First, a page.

The Law Society of the Northwest Territories is launching an action group to study ways that Northern lawyers can respond to recommendations from the final report of the Truth and Reconciliation Commission.
Shannon Cumming, a Métis from Fort Smith, N.W.T., became the first indigenous president of the law society earlier this month. He said the project will confront the legacy of residential schools in the N.W.T. and find ways for lawyers to contribute to reconciliation.
"As lawyers that have an obligation to act in the public interest. We think we need to inform ourselves about things that have happened in our history," Cumming said.
"This is the start of a conversation among lawyers about how we can work together to help see if we can find some ways to respond to the calls to action from the TRC."
The report urged the Federation of Canadian Law Societies to ensure that lawyers receive training in cultural competency, "which includes the history and legacy of residential schools."
Cumming said the Canadian legal community had a historic hand in creating the residential school system because lawyers with the federal government were involved in creating the legislation that gave rise to the schools.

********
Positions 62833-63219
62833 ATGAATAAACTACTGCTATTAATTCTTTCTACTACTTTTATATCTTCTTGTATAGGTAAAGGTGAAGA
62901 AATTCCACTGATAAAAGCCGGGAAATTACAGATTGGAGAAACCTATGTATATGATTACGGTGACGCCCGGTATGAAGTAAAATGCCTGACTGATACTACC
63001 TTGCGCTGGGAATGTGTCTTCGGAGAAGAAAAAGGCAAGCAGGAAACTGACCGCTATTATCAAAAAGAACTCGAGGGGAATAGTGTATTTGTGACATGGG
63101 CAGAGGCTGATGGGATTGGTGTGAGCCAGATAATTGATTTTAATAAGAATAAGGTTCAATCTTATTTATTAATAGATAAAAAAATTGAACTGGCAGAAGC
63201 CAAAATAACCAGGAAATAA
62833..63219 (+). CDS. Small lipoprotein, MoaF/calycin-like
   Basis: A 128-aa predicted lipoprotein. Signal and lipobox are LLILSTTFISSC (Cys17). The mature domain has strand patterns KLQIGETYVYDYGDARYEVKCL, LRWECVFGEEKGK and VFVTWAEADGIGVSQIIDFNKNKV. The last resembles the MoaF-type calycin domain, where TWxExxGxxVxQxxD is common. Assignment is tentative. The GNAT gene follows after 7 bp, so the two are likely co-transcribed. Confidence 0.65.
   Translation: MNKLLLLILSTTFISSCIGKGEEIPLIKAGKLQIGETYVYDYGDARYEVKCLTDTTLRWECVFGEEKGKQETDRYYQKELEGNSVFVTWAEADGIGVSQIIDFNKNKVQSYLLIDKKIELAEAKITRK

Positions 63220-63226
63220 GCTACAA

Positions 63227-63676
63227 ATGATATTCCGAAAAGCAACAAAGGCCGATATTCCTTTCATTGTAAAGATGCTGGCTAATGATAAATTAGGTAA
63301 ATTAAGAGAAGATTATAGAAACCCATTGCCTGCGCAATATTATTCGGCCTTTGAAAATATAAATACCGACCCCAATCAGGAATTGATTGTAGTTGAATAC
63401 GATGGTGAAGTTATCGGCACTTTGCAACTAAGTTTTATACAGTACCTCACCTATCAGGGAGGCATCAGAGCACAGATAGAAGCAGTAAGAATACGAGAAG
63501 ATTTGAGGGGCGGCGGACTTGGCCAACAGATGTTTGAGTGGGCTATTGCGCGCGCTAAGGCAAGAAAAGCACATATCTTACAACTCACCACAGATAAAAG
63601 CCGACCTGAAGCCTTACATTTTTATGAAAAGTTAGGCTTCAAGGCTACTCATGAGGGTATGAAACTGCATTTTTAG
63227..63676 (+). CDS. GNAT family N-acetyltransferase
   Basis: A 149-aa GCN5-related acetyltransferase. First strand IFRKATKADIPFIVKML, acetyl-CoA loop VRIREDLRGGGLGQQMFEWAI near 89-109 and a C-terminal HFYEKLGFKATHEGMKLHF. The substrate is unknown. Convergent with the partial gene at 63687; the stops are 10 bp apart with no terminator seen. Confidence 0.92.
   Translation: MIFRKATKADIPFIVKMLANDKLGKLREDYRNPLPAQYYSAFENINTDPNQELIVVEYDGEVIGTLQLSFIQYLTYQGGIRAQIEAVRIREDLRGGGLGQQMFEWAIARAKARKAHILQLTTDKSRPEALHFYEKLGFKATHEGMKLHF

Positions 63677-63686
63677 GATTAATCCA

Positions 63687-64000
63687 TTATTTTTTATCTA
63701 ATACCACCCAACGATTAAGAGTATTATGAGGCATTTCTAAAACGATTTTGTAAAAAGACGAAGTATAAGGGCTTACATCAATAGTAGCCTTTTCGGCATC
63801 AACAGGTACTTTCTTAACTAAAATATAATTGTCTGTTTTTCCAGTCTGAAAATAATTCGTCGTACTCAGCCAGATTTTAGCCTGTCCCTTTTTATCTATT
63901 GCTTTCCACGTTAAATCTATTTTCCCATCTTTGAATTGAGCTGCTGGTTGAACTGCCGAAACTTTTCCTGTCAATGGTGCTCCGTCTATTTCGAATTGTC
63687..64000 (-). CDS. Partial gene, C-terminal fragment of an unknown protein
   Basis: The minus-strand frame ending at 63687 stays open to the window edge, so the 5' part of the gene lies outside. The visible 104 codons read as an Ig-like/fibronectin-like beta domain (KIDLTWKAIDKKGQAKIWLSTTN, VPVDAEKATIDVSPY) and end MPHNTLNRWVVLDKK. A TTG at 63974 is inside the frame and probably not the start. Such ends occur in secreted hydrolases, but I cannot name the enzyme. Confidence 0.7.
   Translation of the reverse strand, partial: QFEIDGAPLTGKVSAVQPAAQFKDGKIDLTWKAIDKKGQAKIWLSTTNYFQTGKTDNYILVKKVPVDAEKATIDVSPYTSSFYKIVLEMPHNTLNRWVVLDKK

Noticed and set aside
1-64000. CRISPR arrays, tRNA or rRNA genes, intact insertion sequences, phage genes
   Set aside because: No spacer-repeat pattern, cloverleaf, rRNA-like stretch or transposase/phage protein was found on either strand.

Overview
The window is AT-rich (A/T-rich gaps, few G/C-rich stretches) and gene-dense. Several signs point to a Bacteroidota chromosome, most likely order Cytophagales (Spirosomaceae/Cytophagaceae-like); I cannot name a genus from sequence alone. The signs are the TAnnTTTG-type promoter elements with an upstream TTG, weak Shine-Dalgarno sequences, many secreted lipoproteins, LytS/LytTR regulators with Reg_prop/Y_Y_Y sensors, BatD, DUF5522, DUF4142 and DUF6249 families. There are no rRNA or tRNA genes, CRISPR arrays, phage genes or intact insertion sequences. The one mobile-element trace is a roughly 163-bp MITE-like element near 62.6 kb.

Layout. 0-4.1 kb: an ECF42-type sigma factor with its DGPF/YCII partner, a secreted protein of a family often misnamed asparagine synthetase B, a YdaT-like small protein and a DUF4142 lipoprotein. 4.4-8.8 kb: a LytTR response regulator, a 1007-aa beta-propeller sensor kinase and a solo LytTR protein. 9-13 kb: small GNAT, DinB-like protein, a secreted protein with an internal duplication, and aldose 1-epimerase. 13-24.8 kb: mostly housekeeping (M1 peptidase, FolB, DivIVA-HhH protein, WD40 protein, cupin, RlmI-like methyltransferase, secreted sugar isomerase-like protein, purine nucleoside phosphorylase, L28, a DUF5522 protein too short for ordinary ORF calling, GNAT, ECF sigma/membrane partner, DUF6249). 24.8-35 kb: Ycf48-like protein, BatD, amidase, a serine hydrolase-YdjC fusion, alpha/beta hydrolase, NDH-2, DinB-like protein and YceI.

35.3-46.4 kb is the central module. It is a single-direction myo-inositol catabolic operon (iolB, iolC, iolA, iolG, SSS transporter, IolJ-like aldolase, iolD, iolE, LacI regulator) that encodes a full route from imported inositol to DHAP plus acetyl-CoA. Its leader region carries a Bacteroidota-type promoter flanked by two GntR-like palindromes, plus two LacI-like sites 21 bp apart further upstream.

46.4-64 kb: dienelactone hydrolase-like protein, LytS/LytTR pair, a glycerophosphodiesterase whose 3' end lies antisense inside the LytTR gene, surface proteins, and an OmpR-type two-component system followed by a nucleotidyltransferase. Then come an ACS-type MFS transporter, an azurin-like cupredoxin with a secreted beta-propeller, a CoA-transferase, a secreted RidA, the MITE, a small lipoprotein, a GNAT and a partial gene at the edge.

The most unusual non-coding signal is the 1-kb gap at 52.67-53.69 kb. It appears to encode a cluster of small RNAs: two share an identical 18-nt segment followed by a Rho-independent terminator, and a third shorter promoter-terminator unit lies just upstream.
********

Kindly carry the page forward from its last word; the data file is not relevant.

The N.W.T. has around 160 resident lawyers and another 250 from outside the territory who regularly practice there, Cumming said. Many northern lawyers aid reconciliation by working on land claim and self-government negotiations, but he said the territory's lawyers can do more.
The legacy of residential school is close to Cumming. His grandmothers attended residential schools in Fort Resolution and Fort Chipewyan.
"A lot of what I experienced growing up and listening to my elders and the things that they told me about the history kind of drove me towards law school," he said.
"Métis, as a community, have a real sense of fairness and justice, partially because of the treatment they've been given."